Understanding Low Vision

January 4, 2008 by  
Filed under VISION

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* Are you having trouble recognizing faces you know are familiar?

* When you are reading, do the letters seem distorted or appear to be broken?

* Are you having trouble seeing obstacles below you like steps and curbs or around you such as walls or furniture?

If you’ve been experiencing one or more of these types of vision problems, you may have a condition called Low Vision.

What is Low Vision?

Low vision is a condition that results in a partial loss of vision. It is not considered blindness, which is a total loss of vision, but it is an impairment that can drastically alter a person’s quality of life. Basically Low Vision is a problem having to do with a person’s vision that cannot be corrected using traditional remedies such as corrective lenses, surgery, medication or contact lenses.


The most common form of Low Vision is one in which a person’s visual acuity is diminished. Acuity refers to the sharpness of an image. With Low Vision a person cannot see as many details. But Low Vision can also result when a person’s field of vision is obstructed, usually significantly. For example, the ability to see images off to the side may be affected. Or, an affected person may be considerably bothered by glare or by light.

Causes of Low Vision

The causes of Low Vision are many. Here are just a few of them: glaucoma, eye or head injury, stroke, cone-rod and rod-cone dystrophies, brain tumors or injury, macular degeneration, diabetic retinopathy, optic and Leber’s optic atrophy, histoplasmosis, toxoplasmosis, optic nerve hypoplasis and heredity.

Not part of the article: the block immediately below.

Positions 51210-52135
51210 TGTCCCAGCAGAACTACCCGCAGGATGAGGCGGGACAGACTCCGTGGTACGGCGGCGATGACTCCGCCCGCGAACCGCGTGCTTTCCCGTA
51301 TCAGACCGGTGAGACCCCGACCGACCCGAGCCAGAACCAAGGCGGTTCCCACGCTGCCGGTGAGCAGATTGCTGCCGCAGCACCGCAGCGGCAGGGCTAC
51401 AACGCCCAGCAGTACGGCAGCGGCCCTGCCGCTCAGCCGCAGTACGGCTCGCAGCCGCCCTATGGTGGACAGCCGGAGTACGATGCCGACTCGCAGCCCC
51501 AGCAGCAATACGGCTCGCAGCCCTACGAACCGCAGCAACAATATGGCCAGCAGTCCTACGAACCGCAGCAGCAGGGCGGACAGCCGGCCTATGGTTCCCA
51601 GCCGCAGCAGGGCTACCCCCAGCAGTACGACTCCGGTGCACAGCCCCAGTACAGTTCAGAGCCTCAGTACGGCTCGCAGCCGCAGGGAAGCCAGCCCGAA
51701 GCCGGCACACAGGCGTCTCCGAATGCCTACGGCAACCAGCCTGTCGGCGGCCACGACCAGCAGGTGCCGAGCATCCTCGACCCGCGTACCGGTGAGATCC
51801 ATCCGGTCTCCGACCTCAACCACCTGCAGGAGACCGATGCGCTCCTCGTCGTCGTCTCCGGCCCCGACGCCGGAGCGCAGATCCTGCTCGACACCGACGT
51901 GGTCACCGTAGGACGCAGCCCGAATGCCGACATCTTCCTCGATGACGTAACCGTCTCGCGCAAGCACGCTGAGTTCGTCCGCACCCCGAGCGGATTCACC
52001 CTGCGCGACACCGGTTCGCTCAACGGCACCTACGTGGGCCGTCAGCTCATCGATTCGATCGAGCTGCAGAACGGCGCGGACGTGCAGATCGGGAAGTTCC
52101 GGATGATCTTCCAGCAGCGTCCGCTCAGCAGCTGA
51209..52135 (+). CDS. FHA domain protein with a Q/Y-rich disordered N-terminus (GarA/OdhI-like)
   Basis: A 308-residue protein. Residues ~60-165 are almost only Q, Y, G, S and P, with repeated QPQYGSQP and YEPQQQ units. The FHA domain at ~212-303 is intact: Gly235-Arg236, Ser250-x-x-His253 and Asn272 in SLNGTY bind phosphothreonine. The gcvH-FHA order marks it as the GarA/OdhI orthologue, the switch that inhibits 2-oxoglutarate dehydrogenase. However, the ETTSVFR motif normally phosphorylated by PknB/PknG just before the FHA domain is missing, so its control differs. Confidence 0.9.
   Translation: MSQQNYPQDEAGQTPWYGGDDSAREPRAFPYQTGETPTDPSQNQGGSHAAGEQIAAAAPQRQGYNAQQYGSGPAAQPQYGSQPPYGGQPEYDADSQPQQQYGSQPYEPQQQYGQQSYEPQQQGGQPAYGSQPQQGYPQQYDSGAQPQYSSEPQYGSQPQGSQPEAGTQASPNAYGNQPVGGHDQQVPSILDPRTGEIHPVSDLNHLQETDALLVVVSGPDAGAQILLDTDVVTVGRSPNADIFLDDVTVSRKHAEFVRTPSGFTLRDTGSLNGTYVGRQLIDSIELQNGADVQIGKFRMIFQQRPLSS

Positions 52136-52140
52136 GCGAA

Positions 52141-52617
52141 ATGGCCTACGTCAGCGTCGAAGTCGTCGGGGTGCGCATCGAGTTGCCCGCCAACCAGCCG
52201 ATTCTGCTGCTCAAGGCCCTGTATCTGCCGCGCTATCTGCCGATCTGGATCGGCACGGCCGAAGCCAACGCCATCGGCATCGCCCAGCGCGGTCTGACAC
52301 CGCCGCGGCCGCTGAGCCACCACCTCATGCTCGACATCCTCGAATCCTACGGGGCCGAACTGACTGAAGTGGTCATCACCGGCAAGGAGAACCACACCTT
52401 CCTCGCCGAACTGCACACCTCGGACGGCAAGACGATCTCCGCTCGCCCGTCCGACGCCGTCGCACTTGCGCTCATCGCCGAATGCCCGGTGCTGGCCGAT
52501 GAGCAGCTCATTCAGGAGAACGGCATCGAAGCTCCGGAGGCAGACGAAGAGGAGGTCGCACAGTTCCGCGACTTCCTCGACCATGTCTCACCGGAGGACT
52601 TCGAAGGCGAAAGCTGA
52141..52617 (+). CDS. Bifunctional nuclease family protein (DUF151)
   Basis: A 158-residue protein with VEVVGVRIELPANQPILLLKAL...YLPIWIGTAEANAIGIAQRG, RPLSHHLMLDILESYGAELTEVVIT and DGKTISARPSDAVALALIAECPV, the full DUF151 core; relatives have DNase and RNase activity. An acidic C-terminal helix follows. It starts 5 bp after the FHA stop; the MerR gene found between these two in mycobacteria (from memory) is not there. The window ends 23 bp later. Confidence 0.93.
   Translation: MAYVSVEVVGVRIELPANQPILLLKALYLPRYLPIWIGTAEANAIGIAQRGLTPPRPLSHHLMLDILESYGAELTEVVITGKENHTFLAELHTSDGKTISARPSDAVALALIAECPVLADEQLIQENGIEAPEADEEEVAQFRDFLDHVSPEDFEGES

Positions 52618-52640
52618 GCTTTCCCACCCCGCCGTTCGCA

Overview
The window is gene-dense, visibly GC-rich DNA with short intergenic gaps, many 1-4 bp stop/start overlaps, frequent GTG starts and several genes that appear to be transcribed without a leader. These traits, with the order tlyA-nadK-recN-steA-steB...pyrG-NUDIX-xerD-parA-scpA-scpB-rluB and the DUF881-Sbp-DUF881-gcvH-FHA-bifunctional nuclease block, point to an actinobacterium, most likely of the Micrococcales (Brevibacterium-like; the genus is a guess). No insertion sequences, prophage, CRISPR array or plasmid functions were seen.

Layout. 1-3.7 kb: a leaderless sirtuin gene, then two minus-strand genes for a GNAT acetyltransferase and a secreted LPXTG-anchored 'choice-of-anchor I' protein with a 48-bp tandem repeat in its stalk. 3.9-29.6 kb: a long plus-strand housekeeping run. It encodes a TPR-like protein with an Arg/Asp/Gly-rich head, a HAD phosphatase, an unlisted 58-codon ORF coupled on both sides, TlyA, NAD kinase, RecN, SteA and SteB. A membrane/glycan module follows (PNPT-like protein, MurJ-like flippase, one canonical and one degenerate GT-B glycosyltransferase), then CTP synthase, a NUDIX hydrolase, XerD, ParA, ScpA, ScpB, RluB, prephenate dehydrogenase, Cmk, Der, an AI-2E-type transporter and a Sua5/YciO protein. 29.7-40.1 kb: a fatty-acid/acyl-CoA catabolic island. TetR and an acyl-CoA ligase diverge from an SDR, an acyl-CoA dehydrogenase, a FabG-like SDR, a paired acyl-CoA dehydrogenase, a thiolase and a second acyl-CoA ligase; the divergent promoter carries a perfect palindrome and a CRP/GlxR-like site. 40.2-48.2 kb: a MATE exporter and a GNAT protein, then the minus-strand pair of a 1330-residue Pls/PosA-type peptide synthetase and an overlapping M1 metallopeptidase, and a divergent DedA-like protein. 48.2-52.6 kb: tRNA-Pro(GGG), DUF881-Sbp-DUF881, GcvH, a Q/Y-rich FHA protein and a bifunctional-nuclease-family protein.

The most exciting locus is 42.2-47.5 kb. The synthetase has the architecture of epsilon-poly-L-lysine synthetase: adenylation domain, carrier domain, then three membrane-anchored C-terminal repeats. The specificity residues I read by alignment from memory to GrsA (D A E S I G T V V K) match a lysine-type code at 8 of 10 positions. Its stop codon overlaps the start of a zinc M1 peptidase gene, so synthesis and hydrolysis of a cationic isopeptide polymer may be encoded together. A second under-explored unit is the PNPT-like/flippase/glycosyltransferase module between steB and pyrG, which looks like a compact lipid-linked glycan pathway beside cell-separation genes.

How to cope

As stated above, a vision loss of this nature can dramatically alter a person’s well-being. Tasks as simple as using a computer or reading a book become nearly impossible. Low Vision is to date untreatable and that along with the fact that Low Vision often means a loss of independence is enough to dampen any person’s spirit. Mobility may be impacted and oftentimes, those diagnosed with Low Vision are no longer able to operate motor vehicles as they are considered ‘legally’ blind. Sometimes affected individuals end up losing their jobs.

An Ophthalmologist’s only option is to work to improve the vision that remains as best as he or she can.

Vision aids

Fortunately, a number of vision aids are available for individuals with Low Vision. Hand-held illuminated and non-illuminated magnifiers are very popular options, as are magnifiers that can be stationed permanently in a stand. Adjustable stands are also available. These stand magnifiers are available as either battery-operated or electrical models and can be illuminated or non-illuminated.

Many different types of Low Vision eyeglasses are available as well. Reading spectacles, glasses with half-prisms, high-power bifocals and reading glasses, and microscopes and telescopes can help. There are monoculars, binoculars and absorptive lenses. And there are a number of different video magnifiers and other enlarging devices that have been created especially to help individuals with Low Vision resume a more normal way of life.

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NOTE: The contents in this blog are for informational purposes only, and should not be construed as medical advice, diagnosis, treatment or a substitute for professional care. Always seek the advice of your physician or other qualified health professional before making changes to any existing treatment or program. Some of the information presented in this blog may already be out of date.

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